Oregon Senate OKs bills allowing victims of sex trafficking to avoid prostitution charges

Photo: MGN

SALEM, Ore. - The Oregon Senate passed a pair of bills Wednesday which would allow the victims of sex trafficking to avoid prostitution charges or vacate past convictions.

Senate Bills 249 and 250 were created by the bipartisan Statewide Commercial Sexual Exploitation of Children Workgroup.

Sen. Kathleen Taylor, D-Portland, and Rep. John Huffman, R-The Dalles, chair the workgroup.

“Victims of sex trafficking are just that: victims,” Taylor said. “It is unjust that a person who has been trafficked receives a charge or conviction of prostitution, when they were engaging in that activity due to the worst kind of exploitation. This allows a fair way for victims of trafficking to avoid prosecution or clear their own names in these cases.”

Senate Bill 249 creates a to vacate a prostitution conviction if the person was the victim of sex trafficking at the time.

"Evidence of sex trafficking can include court records, certified immigration records recognizing someone as a sex trafficking victim and sworn statements from professionals certifying that the victim sought assistance related to their exploitation," the Legislature said in a press release.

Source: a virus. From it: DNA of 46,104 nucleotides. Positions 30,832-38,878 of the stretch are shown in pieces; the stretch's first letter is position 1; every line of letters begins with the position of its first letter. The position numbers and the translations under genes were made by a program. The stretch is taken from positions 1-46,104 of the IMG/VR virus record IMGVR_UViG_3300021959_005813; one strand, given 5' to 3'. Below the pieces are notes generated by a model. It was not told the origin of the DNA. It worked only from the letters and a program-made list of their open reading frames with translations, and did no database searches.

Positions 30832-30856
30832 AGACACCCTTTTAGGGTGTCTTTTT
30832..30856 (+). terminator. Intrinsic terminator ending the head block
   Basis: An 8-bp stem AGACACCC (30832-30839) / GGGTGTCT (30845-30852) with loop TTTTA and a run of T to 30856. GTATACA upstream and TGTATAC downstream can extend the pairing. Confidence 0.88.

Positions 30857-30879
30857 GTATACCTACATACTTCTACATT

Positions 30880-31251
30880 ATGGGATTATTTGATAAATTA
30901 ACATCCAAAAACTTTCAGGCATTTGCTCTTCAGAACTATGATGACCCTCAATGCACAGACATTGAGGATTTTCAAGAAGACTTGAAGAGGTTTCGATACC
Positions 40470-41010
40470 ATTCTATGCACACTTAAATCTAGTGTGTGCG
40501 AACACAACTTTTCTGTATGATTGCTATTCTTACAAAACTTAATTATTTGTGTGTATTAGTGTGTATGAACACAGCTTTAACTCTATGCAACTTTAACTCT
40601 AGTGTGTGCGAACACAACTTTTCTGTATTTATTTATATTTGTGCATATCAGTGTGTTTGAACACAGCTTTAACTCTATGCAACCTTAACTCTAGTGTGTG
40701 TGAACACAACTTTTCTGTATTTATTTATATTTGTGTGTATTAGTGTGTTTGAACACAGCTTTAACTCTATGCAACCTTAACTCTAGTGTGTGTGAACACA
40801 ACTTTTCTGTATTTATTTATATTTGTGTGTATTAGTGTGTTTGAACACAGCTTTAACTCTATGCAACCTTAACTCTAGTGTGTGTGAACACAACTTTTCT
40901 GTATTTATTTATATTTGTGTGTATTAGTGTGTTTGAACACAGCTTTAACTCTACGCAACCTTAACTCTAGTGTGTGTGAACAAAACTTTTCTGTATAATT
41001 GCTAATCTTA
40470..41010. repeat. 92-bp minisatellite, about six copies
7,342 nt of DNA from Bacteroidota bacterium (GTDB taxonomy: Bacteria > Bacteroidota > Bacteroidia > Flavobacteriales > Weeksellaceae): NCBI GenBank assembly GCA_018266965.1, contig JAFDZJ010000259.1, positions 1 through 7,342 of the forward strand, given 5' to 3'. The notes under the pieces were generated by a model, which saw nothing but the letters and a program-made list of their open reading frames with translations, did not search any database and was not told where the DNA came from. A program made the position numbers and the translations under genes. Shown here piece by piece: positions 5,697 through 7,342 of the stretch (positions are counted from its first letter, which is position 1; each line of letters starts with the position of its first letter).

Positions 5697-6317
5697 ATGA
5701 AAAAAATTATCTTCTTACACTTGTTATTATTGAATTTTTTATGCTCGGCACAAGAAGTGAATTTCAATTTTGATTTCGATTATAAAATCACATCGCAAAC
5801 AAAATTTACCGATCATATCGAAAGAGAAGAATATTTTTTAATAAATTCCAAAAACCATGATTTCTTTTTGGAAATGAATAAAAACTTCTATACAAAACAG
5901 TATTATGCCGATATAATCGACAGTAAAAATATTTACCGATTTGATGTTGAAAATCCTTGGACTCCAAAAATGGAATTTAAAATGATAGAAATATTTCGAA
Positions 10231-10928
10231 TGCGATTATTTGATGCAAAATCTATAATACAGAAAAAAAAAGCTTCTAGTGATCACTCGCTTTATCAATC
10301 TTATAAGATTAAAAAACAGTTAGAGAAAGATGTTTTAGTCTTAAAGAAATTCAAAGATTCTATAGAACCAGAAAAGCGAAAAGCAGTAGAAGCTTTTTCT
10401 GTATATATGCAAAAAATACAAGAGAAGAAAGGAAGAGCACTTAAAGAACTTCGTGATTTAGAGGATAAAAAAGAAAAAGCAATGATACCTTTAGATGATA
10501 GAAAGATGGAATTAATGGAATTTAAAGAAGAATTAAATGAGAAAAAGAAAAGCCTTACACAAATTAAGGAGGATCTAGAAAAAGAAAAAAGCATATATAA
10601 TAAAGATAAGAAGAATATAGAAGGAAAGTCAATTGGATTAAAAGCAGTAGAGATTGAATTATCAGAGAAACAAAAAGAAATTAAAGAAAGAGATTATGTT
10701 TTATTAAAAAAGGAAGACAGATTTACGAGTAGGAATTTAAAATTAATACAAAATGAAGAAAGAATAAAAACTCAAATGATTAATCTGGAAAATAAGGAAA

Senate Bill 250 creates a defense against prostitution charges if a defendant can show they were "recruited, enticed, harbored, transported, provided or obtained for commercial sex acts, and they were a minor, or they can demonstrate that they were forced, tricked or coerced into performing commercial sex acts."

The bills now go to the state House of Representatives.

“I am proud of the continuing progress our work group has made to help address this issue and help support vulnerable Oregonians, including children,” Huffman said. “I am glad to see these bills moving forward with broad, bipartisan support, and I look forward to shepherding them through the House Chamber.”

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